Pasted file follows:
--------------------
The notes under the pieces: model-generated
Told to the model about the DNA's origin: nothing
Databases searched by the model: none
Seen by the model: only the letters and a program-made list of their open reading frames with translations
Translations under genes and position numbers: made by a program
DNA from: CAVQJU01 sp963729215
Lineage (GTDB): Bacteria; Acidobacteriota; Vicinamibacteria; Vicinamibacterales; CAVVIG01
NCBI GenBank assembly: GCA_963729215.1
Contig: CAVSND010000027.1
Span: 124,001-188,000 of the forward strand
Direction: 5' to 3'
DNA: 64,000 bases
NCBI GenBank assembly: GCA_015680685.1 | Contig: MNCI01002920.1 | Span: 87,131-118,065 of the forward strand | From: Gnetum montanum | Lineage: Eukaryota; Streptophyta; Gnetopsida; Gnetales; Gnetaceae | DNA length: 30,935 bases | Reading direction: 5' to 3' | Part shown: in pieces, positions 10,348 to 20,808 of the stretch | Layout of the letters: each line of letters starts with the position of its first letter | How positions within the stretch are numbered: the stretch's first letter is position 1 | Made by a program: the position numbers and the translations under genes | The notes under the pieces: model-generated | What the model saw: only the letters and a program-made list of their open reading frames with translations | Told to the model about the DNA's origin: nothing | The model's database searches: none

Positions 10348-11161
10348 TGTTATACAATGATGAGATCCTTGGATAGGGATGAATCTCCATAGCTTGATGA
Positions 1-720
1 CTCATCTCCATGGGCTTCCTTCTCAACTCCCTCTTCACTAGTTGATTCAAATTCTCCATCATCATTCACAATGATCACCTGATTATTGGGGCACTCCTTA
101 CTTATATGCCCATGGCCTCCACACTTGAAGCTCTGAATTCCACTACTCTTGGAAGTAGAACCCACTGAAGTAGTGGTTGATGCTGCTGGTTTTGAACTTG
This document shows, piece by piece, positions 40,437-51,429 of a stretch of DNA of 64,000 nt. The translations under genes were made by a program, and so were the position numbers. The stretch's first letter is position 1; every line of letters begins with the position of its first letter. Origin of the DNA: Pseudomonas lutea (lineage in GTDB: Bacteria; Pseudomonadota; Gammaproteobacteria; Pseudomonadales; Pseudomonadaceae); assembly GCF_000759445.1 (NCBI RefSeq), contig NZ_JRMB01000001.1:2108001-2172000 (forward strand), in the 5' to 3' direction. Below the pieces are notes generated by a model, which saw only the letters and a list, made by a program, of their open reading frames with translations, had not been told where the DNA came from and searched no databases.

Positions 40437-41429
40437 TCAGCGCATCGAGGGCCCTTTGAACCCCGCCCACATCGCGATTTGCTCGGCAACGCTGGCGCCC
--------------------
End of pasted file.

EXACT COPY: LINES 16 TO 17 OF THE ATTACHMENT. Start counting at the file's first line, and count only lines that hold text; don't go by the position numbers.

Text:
Positions 1-720
1 CTCATCTCCATGGGCTTCCTTCTCAACTCCCTCTTCACTAGTTGATTCAAATTCTCCATCATCATTCACAATGATCACCTGATTATTGGGGCACTCCTTA